Defines factors that influence professionalism and explores the relationship between professionalism, ethics, and the avoidance of boundary violations.
Professionalism in Psychiatryby Glen O. Gabbard
Physicians and psychiatrists typically see themselves as true professionals. But in the past, some displayed behavior far beneath the confines of professionalism, including exploding at nurses, not returning calls, or conducting insensitive interactions with patients, that was usually tolerated and seldom disciplined. Today, the rise of professionalism in medicine
Physicians and psychiatrists typically see themselves as true professionals. But in the past, some displayed behavior far beneath the confines of professionalism, including exploding at nurses, not returning calls, or conducting insensitive interactions with patients, that was usually tolerated and seldom disciplined. Today, the rise of professionalism in medicine in general and psychiatry in particular has prompted a quiet revolution in how doctors are trained and how they are expected to behave in the workplace. The Accreditation Council for Graduate Medical Education (ACGME) has now advanced professionalism to be one of the core competencies all emerging practitioners must have.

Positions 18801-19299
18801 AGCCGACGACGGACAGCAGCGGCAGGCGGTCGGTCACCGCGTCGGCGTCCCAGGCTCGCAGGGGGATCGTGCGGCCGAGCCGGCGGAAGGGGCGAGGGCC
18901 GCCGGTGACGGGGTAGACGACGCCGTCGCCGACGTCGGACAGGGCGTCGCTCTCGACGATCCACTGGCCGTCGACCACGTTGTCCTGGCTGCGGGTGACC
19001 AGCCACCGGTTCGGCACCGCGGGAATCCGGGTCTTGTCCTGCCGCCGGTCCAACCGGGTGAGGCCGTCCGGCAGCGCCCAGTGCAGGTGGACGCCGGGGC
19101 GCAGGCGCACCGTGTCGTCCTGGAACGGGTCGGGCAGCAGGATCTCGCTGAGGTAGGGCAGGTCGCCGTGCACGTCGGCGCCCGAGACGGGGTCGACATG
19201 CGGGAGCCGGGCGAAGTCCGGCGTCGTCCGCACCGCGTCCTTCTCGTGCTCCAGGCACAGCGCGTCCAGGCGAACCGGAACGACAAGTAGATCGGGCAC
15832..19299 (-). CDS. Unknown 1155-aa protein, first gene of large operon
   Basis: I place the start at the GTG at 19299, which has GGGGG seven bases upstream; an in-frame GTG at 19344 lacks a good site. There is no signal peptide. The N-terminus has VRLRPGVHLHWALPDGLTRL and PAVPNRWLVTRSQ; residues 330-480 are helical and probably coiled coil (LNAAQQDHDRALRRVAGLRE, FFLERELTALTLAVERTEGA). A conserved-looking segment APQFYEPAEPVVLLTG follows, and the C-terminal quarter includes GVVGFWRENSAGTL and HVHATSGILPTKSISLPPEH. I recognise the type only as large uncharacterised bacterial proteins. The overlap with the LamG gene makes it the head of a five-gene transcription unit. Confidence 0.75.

While almost all physicians believe in professionalism, the movement toward making it a core competency has challenged doctors everywhere to accept the practice of monitoring, observing and assessing what is not always welcome in a field where autonomy is so highly valued. In Professionalism in Psychiatry, the authors identify and expand on professional behaviors, such as being a good team player, being accountable, pursuing improvement in an ongoing way, and behaving compassionately toward patients and families. The importance of treating all co-workers with respect and of being attuned to the management of healthcare resources in a way that reflects fairness and integrity is also thoroughly reviewed. Important features of this book are: • Tailoring professionalism principles from medicine to the unique features of psychiatry in order to enhance educators' teaching and improve the behaviors of psychiatrists and residents in the work setting. • Development of guidelines for professionalism in cyberspace to provide psychiatrists with an ethical framework for dealing with patients in the online realm.• Discussion of the ethical principles that apply when academic departments approach donors.• Focus on cultural competency and empathy in an effort to improve patient care through greater understanding and sensitivity to ethnic, racial, gender and sexual orientation issues encountered in clinical practice. • Use of numerous clinical examples to articulate the new professionalism in psychiatry, which illustrates the importance of going beyond "one size fits all" thinking.